Reflexivt och personligt pronomen. Anaforisk syftning hos ungdomar i flerspråkiga storstadsmiljöer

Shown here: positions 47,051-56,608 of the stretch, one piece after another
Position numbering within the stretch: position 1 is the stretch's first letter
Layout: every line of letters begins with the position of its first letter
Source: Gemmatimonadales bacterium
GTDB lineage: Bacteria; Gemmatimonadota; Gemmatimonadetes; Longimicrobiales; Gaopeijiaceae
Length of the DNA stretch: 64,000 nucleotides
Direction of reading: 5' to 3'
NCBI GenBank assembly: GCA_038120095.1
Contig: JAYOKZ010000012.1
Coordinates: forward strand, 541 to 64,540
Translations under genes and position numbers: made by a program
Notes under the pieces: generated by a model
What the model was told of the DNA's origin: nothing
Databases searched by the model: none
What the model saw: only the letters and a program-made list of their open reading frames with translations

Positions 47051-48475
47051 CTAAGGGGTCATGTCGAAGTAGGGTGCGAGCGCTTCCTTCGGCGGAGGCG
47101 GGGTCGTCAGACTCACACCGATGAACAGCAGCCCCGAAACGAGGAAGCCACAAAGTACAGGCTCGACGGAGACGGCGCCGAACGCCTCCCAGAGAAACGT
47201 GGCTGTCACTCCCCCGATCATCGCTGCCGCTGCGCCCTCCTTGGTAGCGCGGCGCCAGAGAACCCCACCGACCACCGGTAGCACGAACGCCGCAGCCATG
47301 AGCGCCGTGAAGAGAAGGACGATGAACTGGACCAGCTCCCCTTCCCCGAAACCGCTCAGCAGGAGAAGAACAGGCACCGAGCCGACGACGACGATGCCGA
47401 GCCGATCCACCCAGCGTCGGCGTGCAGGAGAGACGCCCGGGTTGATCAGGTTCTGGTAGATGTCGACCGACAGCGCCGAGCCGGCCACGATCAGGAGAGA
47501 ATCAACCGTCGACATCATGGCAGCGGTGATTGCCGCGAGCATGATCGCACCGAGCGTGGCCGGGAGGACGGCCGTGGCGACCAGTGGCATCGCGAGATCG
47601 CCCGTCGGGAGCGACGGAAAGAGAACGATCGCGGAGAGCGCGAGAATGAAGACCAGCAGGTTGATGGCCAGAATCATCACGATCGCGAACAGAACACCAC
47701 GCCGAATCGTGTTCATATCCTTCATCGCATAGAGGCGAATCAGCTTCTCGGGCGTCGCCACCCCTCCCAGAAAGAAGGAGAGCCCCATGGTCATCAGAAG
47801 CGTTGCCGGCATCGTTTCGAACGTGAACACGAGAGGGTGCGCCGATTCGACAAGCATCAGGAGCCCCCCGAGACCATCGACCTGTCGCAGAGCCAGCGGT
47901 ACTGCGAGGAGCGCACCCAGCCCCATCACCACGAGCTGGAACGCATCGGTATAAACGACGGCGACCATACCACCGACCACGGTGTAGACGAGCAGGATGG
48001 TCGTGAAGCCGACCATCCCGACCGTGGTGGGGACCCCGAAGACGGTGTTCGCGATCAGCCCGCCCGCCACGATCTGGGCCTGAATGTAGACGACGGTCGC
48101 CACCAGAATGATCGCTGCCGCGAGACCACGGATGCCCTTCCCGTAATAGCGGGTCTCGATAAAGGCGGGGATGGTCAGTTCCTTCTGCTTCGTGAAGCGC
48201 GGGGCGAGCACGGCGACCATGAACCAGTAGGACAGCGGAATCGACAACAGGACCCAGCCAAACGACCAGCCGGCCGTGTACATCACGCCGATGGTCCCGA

Sammanfattning: This thesis is an empirical study of the choice between a reflexive and a non-reflexive pronoun to express coreference in Swedish. Anaphoric binding has previously been considered to follow a typical pattern in which reflexive (possessive) pronouns are interpreted as coreferent with the subject of the finite clause, the domain, in which they occur. Non-reflexive (possessive) pronouns are non-coreferent with the subject of the finite clause in which they occur. The first aim of this study is to investigate to what extent the finite clause constitutes the domain for binding and in what grammatical, semantic or pragmatic contexts variation occurs. The second aim is to relate variation in the distribution of reflexive and non-reflexive pronouns to the speakers’ linguistic background. The empirical data for this study is a corpus of spoken and written language based on interviews with 97 adolescents in multilingual urban settings in Stockholm, Göteborg and Malmö and with a control group of 21 adults from the same cities. All 4088 instances of a choice between a reflexive and a non-reflexive pronoun have been annotated with syntactic, semantic and pragmatic information. The data also includes a grammaticality judgement test with the same informants. The results show that the typical pattern is used in 97% of the cases (infinitival clauses excluded). Variation most commonly involves non-reflexive possessive pronouns which occur in 12% of the contexts in which a reflexive possessive pronoun is prescribed by the typical pattern. This variation appears mainly in two contexts: in prepositional phrases and in elliptic answers, that consist of only a PP or an NP. The reasons for variation are discussed in terms of markedness, reanalysis of grammatical structure and language processing. Variation occurs significantly more often with multilingual than with monolingual adolescents. Variation also occurs significantly more often with adolescents than with adults. Other factors, such as age of onset, native language, gender, amount of multilingual interaction and city of residence are also of importance. The implications of the results for grammatical description are discussed with respect to transformational grammar and Lexical-Functional grammar.

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